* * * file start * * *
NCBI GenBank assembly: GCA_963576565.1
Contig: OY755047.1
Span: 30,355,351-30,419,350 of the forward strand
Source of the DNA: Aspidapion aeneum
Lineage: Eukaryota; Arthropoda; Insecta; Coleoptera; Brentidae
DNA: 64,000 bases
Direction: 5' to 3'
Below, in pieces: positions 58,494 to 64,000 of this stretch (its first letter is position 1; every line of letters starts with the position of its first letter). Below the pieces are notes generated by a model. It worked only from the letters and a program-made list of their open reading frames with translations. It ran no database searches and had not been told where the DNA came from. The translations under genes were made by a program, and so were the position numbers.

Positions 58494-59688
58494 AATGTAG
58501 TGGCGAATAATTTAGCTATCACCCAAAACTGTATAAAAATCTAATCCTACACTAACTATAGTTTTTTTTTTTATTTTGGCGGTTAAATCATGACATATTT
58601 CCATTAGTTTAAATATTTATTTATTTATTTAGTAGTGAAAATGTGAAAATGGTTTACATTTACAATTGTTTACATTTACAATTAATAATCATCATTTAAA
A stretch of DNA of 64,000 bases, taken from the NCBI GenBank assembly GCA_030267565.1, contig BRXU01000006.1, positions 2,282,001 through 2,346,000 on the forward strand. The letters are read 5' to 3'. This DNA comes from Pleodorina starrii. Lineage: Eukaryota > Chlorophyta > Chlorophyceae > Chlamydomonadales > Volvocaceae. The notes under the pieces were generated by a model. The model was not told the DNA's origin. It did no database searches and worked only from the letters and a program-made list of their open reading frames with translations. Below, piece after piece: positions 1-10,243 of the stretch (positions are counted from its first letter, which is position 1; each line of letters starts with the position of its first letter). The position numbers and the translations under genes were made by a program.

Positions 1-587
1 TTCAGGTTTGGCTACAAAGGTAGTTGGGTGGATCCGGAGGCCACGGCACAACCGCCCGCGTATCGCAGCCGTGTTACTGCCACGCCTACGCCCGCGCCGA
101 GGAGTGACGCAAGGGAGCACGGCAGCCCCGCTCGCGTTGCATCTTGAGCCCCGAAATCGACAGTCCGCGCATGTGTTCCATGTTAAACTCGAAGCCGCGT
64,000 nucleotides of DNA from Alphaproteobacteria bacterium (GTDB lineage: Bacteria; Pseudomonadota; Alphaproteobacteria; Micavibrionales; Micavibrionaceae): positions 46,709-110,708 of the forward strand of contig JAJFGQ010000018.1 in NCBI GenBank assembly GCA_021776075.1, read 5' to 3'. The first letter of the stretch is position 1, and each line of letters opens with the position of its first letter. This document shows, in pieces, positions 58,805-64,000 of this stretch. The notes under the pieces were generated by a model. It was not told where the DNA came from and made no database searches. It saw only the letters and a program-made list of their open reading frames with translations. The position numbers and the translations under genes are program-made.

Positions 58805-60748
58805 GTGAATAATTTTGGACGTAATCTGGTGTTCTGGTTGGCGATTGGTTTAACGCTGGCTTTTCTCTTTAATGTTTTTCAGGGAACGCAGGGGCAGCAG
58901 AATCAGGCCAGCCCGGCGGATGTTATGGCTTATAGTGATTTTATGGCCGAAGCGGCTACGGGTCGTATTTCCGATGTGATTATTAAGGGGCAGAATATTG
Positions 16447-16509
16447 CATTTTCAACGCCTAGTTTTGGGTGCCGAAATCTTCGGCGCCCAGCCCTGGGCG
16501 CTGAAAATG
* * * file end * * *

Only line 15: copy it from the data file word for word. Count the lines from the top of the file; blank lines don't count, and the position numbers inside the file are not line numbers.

1 TTCAGGTTTGGCTACAAAGGTAGTTGGGTGGATCCGGAGGCCACGGCACAACCGCCCGCGTATCGCAGCCGTGTTACTGCCACGCCTACGCCCGCGCCGA